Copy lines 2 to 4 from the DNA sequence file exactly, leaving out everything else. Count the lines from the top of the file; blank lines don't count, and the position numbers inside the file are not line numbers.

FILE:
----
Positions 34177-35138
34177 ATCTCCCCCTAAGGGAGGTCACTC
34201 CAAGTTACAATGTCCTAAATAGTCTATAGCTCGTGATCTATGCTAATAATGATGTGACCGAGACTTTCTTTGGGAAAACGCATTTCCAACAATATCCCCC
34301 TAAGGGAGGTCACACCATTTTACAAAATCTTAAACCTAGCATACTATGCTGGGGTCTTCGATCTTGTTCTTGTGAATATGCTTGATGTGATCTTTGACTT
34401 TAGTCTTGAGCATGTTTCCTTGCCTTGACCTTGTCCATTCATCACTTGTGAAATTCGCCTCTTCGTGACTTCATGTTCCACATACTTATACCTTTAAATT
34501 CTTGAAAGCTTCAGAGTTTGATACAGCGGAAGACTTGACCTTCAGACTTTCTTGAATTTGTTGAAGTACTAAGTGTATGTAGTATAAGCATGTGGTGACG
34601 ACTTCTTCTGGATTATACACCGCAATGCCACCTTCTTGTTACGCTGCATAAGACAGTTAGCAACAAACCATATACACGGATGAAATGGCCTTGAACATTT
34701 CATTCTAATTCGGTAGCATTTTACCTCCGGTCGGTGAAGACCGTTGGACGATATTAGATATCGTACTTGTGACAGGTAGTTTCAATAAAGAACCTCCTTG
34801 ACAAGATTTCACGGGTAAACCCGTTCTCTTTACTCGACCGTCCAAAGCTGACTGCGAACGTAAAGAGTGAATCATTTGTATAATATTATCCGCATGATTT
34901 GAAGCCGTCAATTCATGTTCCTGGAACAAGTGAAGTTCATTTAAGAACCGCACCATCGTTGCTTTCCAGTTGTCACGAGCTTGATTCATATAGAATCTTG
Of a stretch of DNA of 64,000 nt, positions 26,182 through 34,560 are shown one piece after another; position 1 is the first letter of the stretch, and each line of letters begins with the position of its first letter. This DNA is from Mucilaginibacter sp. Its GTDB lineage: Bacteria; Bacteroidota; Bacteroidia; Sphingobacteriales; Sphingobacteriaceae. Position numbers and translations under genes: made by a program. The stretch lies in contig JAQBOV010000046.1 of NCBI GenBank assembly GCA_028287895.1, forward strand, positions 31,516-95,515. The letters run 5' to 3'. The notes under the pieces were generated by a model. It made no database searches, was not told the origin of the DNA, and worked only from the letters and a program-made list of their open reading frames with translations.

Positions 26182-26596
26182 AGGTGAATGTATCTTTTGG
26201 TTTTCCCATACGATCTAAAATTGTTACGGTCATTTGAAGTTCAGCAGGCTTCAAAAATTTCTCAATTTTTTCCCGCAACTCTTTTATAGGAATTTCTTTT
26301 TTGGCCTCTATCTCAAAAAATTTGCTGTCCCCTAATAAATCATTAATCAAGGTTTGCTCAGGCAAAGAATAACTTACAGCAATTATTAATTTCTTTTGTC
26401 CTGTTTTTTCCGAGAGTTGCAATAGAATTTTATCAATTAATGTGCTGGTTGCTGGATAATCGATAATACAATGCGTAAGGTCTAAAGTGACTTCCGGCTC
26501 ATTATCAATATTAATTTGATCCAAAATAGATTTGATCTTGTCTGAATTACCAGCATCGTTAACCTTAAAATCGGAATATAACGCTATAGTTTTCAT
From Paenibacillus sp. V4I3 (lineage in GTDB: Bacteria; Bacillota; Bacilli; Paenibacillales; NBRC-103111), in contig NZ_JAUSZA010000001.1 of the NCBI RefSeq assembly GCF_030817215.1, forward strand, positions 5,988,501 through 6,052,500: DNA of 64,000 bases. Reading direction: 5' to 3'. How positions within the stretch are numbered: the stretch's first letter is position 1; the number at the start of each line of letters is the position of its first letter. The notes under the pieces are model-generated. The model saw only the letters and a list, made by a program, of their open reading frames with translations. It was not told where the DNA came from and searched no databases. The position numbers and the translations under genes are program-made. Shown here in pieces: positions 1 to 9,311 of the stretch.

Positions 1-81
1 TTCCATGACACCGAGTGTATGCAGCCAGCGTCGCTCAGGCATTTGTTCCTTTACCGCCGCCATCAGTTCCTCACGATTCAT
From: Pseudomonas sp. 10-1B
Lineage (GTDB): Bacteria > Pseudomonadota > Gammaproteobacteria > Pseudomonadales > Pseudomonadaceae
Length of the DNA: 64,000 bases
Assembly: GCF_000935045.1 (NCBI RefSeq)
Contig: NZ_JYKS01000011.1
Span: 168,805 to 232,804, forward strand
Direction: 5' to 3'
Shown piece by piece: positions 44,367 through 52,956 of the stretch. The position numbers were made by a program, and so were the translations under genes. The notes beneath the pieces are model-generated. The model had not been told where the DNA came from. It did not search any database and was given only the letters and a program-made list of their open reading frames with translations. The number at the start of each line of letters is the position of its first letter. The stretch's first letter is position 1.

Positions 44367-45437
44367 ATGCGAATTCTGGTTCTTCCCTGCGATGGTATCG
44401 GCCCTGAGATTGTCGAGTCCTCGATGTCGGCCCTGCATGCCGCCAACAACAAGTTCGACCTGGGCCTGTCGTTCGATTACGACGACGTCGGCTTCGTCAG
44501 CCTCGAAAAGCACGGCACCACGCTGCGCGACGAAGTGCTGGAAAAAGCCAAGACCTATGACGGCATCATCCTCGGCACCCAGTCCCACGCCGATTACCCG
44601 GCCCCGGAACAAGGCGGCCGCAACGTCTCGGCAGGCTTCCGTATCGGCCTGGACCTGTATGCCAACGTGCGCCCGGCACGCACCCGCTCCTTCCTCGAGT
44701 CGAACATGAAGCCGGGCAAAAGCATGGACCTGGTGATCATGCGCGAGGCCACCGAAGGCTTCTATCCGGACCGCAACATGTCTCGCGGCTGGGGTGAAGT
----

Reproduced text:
34177 ATCTCCCCCTAAGGGAGGTCACTC
34201 CAAGTTACAATGTCCTAAATAGTCTATAGCTCGTGATCTATGCTAATAATGATGTGACCGAGACTTTCTTTGGGAAAACGCATTTCCAACAATATCCCCC
34301 TAAGGGAGGTCACACCATTTTACAAAATCTTAAACCTAGCATACTATGCTGGGGTCTTCGATCTTGTTCTTGTGAATATGCTTGATGTGATCTTTGACTT